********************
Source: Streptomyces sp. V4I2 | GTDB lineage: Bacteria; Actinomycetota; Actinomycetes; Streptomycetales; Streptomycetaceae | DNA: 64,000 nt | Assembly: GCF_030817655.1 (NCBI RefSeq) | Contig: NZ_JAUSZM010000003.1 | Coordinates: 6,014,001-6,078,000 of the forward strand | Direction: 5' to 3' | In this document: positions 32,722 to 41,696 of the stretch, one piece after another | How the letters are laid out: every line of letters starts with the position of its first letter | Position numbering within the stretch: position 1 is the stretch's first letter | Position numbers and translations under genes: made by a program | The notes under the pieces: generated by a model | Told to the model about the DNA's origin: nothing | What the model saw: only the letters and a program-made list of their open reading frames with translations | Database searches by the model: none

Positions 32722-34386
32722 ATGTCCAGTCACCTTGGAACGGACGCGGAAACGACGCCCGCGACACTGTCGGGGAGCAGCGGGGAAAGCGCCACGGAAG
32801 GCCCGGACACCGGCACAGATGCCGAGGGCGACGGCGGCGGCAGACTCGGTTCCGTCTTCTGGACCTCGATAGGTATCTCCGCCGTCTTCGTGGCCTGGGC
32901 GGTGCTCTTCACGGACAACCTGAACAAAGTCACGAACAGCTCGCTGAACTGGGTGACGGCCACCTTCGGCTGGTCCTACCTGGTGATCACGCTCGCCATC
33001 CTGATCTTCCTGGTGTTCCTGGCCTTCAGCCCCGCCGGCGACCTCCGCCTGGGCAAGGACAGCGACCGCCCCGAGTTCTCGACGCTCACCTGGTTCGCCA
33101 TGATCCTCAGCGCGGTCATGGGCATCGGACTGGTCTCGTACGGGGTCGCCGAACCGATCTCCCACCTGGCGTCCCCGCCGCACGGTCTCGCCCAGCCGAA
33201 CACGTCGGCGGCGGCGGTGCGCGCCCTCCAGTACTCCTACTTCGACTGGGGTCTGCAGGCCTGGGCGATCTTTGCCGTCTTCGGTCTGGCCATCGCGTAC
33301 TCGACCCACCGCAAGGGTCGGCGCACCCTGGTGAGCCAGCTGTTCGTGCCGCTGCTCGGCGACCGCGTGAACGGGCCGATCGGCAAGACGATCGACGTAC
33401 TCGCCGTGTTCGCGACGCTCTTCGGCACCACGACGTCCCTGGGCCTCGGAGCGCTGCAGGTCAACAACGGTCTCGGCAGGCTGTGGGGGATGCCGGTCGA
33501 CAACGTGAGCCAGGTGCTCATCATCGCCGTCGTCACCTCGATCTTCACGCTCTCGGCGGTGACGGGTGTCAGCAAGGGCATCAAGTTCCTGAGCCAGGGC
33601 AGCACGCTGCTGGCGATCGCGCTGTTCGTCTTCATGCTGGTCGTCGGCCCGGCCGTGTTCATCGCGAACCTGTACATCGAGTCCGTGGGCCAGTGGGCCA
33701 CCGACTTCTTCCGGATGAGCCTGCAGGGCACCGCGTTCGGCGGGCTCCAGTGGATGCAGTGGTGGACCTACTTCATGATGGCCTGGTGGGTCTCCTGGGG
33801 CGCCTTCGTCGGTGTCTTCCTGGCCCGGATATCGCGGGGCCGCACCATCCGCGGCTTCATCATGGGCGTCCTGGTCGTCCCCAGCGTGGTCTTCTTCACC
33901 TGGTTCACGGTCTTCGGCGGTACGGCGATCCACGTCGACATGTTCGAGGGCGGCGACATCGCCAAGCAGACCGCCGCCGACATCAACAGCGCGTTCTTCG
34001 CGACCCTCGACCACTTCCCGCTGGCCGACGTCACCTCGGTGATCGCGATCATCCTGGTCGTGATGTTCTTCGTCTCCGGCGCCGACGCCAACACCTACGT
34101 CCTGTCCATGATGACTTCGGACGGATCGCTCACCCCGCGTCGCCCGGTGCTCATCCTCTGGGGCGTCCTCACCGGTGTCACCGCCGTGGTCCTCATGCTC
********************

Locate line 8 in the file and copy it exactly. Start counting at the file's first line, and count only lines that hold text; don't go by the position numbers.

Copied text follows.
33201 CACGTCGGCGGCGGCGGTGCGCGCCCTCCAGTACTCCTACTTCGACTGGGGTCTGCAGGCCTGGGCGATCTTTGCCGTCTTCGGTCTGGCCATCGCGTAC